3. ^ Paust, Nathaniel E. Q.; et al. (February 2010), "The ACS Survey of Galactic Globular Clusters. VIII. Effects of Environment on Globular Cluster Global Mass Functions", The Astronomical Journal, 139 (2): 476–491, Bibcode:2010AJ....139..476P, doi:10.1088/0004-6256/139/2/476, hdl:2152/34371.
  4. ^ a b "M 13". SIMBAD. Centre de données astronomiques de Strasbourg. Retrieved 2006-11-15.
  5. ^ Leonard, Peter J. T.; Richer, Harvey B.; Fahlman, Gregory G. (1992), "The mass and stellar content of the globular cluster M13", Astronomical Journal, 104: 2104, Bibcode:1992AJ....104.2104L, doi:10.1086/116386.
  6. ^ distance × sin(diameter_angle / 2) = 84 ly radius
  7. ^ a b Forbes, Duncan A.; Bridges, Terry (May 2010), "Accreted versus in situ Milky Way globular clusters", Monthly Notices of the Royal Astronomical Society, 404 (3): 1203–1214, arXiv:1001.4289, Bibcode:2010MNRAS.404.1203F, doi:10.1111/j.1365-2966.2010.16373.x.
  8. ^ "Messier 13 (M13) - The Great Hercules Cluster - Universe Today". Universe Today. 2016-05-09. Retrieved 2018-04-23.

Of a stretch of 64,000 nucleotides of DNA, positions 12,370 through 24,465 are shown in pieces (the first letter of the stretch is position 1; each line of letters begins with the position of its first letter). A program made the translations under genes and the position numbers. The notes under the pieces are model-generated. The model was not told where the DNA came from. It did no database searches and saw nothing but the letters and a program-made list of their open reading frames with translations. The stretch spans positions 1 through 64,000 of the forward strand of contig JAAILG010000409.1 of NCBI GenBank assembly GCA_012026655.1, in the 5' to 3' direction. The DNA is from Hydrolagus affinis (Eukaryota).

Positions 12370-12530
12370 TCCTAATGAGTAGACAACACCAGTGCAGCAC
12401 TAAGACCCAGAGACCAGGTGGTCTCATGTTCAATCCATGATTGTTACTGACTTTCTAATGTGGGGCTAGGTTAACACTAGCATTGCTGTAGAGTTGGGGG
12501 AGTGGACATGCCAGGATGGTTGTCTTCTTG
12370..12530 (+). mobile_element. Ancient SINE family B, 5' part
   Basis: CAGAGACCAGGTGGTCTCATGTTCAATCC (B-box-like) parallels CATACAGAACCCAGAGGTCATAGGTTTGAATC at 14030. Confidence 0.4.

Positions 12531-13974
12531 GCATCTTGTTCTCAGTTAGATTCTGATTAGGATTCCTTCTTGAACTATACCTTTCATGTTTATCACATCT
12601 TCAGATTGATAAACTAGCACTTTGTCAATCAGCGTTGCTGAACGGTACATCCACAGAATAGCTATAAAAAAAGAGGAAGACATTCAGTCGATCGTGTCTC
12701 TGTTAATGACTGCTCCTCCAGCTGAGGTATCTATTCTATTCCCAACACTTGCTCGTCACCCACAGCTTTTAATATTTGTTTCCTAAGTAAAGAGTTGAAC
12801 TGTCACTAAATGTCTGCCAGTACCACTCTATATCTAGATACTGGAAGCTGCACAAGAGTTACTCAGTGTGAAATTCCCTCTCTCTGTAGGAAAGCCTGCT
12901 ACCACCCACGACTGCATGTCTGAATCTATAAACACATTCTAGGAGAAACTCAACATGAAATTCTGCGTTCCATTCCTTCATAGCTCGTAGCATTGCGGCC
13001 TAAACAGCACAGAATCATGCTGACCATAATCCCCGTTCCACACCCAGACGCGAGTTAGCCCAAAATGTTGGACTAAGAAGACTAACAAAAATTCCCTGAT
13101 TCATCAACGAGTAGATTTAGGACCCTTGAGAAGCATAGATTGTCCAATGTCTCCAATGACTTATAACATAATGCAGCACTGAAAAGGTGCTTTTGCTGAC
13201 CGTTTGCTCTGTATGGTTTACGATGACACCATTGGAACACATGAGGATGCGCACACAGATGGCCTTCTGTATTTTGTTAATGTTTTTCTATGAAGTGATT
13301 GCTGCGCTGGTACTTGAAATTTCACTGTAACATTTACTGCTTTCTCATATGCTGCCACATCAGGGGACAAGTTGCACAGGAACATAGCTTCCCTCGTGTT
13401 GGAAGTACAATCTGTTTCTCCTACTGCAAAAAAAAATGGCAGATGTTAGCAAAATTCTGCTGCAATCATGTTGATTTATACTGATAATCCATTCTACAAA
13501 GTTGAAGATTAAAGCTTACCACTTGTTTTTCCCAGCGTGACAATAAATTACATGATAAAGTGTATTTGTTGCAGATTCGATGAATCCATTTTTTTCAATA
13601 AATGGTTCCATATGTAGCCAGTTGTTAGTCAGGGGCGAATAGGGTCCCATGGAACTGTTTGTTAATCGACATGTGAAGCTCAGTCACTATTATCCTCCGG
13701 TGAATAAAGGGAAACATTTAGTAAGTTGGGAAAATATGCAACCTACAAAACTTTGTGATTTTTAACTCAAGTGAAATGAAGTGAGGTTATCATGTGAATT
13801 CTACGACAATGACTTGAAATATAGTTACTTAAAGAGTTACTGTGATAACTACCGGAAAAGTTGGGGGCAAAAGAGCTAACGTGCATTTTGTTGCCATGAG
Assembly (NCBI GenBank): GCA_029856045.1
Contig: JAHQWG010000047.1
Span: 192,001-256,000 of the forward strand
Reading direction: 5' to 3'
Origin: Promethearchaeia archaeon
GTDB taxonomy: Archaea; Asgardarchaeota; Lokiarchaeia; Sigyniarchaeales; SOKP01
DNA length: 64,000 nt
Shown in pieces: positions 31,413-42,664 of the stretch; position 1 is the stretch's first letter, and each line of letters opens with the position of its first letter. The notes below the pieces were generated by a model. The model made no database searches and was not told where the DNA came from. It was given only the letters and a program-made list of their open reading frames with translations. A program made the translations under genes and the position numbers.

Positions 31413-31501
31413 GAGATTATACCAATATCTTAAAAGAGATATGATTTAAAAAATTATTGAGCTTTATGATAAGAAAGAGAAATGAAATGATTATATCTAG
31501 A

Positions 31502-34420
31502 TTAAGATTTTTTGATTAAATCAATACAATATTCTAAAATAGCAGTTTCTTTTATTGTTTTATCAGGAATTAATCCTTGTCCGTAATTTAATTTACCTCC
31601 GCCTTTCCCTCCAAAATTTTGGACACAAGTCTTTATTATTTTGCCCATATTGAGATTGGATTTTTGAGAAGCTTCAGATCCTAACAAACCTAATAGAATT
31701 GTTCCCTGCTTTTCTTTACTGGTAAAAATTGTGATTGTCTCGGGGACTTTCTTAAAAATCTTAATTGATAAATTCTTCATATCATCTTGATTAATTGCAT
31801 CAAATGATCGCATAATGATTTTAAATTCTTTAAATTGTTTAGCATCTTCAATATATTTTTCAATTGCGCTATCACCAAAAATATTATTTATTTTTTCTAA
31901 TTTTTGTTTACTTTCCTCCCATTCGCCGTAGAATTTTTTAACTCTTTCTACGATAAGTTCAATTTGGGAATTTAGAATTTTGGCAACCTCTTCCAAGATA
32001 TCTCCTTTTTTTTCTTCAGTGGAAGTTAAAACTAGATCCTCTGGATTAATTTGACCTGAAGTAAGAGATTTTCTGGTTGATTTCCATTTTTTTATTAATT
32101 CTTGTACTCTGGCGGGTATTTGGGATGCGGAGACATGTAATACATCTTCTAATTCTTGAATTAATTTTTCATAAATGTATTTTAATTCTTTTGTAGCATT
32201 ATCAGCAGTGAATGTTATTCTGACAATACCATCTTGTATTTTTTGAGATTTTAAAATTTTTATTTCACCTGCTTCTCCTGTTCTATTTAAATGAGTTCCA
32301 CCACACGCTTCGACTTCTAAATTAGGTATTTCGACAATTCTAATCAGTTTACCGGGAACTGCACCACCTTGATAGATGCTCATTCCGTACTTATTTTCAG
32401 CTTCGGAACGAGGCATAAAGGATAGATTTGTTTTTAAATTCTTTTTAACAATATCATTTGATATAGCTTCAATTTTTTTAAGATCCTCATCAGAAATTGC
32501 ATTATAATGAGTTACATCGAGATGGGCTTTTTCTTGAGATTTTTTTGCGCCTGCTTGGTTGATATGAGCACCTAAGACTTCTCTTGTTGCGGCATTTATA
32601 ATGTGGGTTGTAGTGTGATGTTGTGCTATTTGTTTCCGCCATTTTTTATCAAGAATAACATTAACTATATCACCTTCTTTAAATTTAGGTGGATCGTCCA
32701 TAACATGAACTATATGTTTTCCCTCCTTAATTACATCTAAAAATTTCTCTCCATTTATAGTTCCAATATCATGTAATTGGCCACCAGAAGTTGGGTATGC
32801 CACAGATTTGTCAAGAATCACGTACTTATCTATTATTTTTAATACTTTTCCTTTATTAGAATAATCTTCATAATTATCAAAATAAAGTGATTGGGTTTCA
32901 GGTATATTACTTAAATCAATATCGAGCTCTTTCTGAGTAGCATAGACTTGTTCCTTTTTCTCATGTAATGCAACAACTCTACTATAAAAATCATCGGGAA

9. ^ "M13: Great Cluster in Hercules |". Retrieved 2018-03-26.
  10. ^ "M 13". Messier Objects Mobile -- Charts, Maps & Photos. 2016-10-16. Retrieved 2018-04-23.
  11. ^ "How to See the Great Hercules Cluster of Stars". Retrieved 2018-04-23.
  12. ^ Samus, N.N.; Pastukhova, E.N.; Durlevich, O.V.; Kazarovets, E.V.; Kireeva, N.N. (2020), "The 83rd Name-List of Variable Stars. Variables in Globular Clusters and Novae", Peremennye Zvezdy (Variable Stars) 40, No. 8
  13. ^ a b c d e Garner, Rob (2017-10-06). "Messier 13 (The Hercules Cluster)". NASA. Retrieved 2018-04-23.
  14. ^ "Control Telescope :: Stars & Nebulae". Retrieved 2021-11-22.
  15. ^ "Star Cluster". Retrieved 2021-11-22.
  16. ^ "It's the 25th anniversary of Earth's first attempt to phone E.T." 1999-11-12. Archived from the original on 2008-08-02. Retrieved 2018-06-28.
  17. ^ "Science 2.0". In regard to the email from. Retrieved 2015-04-15.

External links[edit]